Pitman’s shorthand is a phonetic system of writing, based on a somewhat stylised standard English or British pronunciation (for example, it assumes that written ‘r’ is always sounded, and the phonology of the system of vowels represented is inevitably rather unsophisticated.) Consonants are represented by strokes, circles and loops, and hooks, which are joined to form a single ‘outline’ for each word (or for more sophisticated writers, occasionally for more than one word.) The vowels are represented by a dot or a short dash, or a semicircle or arrow-head in the case of diphthongs. Each of the consonant strokes is (ideally) written either thick or thin, and the vowel dots and dashes are written either light or heavy; these are phonetically significant distinctions. The main consonant strokes are either a straight line, horizontal, vertical, or at 45° to either left or right; or a curved quadrant, four of them derived by dissecting a circle at north, south, east and west, and four by dissecting at NE, SE, SW and NW; each denotes a different consonant, with thick and thin mostly corresponding with voiced and unvoiced sounds respectively. The vowel marks are placed adjacent to strokes, either ‘in front’ or ‘following’ as the sounds require, and the vowel-sound which each dot or dash represents is determined by its position, either at the beginning, middle or end of the consonant-stroke as it is written. The whole ‘outline’ should be written either ‘above the line’, or ‘on the line’, or ‘below the line’ according to the position of the first vowel dot or dash, at the beginning, middle or end of its stroke respectively; this (when the writer actually does it, clearly or at all) provides almost the only element of ‘redundancy’ which may help in elucidating ambiguities. In the everyday use of Pitman’s shorthand, most or all of the vowel signs are (or were) commonly omitted.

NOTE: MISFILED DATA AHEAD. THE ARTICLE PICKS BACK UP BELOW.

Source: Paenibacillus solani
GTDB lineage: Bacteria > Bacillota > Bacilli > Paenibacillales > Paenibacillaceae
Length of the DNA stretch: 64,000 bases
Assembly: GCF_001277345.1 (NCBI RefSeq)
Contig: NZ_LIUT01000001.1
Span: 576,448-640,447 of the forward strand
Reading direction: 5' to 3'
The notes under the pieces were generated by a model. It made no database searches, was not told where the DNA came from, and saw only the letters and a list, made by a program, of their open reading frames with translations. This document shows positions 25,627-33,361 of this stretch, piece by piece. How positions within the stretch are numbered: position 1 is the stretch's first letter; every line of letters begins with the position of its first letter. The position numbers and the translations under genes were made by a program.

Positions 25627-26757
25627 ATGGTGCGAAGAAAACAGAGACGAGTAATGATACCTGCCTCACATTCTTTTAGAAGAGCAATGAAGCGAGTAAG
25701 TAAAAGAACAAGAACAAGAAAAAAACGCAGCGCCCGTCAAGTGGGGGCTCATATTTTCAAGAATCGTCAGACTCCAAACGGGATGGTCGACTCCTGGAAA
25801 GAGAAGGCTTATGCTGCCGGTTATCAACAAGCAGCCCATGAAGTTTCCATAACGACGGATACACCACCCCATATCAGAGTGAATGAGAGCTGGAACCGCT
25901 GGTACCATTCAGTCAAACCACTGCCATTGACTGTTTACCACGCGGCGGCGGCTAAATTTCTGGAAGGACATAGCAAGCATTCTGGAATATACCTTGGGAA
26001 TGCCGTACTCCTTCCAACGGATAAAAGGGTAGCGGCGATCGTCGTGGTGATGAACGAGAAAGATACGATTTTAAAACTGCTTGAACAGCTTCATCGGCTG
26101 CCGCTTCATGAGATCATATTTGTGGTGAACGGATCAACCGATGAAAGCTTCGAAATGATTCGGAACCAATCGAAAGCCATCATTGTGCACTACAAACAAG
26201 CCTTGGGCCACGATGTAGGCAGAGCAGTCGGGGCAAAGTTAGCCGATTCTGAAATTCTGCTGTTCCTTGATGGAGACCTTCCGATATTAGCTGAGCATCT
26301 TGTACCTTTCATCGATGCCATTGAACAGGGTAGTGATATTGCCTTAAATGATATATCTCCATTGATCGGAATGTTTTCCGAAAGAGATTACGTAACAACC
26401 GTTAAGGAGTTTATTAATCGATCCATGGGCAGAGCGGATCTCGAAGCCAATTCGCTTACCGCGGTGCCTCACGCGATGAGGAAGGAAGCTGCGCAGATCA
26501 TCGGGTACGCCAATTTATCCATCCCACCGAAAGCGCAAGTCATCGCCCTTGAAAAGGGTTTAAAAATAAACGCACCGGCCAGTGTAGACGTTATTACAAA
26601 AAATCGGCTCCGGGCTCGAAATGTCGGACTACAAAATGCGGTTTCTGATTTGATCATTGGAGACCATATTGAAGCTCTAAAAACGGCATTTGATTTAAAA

The foregoing is a summary of the absolute basics of the system. Without attempting a more complete description, the further refinements include for example a system of small and large circles and loops, used at the beginning, middle or end of an ‘outline’, mostly to denote ‘s’, ‘z’ or combinations of these sounds; initial and terminal hooks denoting ‘r’, ‘l’, ‘n’, ‘f’ or ‘-tion’, dots at the beginning or end of an ‘outline’ (the former, for example, denotes ‘com-’ or ‘con-’), halving the standard length of a stroke to denote the presence of an additional ‘t’ or ‘d’, or doubling it to express ‘-ter’, ‘-thor’ or something similar. In addition, for many words there are simplified symbols, which though bearing some phonetic relation with the word in question have each to be learned individually.
It may be inferred – correctly – from the foregoing brief explanation that Pitman’s shorthand needs to be fairly meticulously written for it to be decipherable 100 years later by a reader who has no personal knowledge of the events being recorded. ALL would not have claimed that his diaries fully satisfied this requirement. Even though three of the diaries were written on lined pages, it is usually unclear whether an ‘outline’ is ‘above’, ‘on’ or ‘below the line’; the thick-or-thin distinction is scarcely ever discernible; vowels are only very sparsely indicated, and their positioning usually ambiguous; it is often impossible to tell whether a stroke is upright or at an angle, or whether a stroke is ‘halved’ or not; and even the distinction between a curved and a straight stroke is often difficult to perceive. Added to this, of course, there is the fading and sporadic marking which 100 years of ageing have contributed; while vowel dots and dashes are not often marked, one becomes certain after a time that some apparent vowel signs are just irrelevant marks in the paper.
In these circumstances, it is not surprising that decipherment and transcription are often problematical, and at times quite impossible. The fact that a good deal of what is recorded is repetitive routine certainly helps, and, for example, topographical probability sometimes helps in deciphering place-names; on the other hand some of the personal names will probably always remain dubious or unidentifiable.
But one thing of which I and the reader can be certain is that (however repetitive and boring at times) this transcription is as far as humanly possible (or possible for this human, anyway) a complete one; my decipherment, bordering as it may do at times on surmise, may well be at fault in places, but the only omissions, which are always indicated in the text, are due to complete illegibility or to my sheer inability to grasp what ALL was writing.
A. Denis Linfoot
14th July 2013
See also: Wikipedia – Pitman shorthand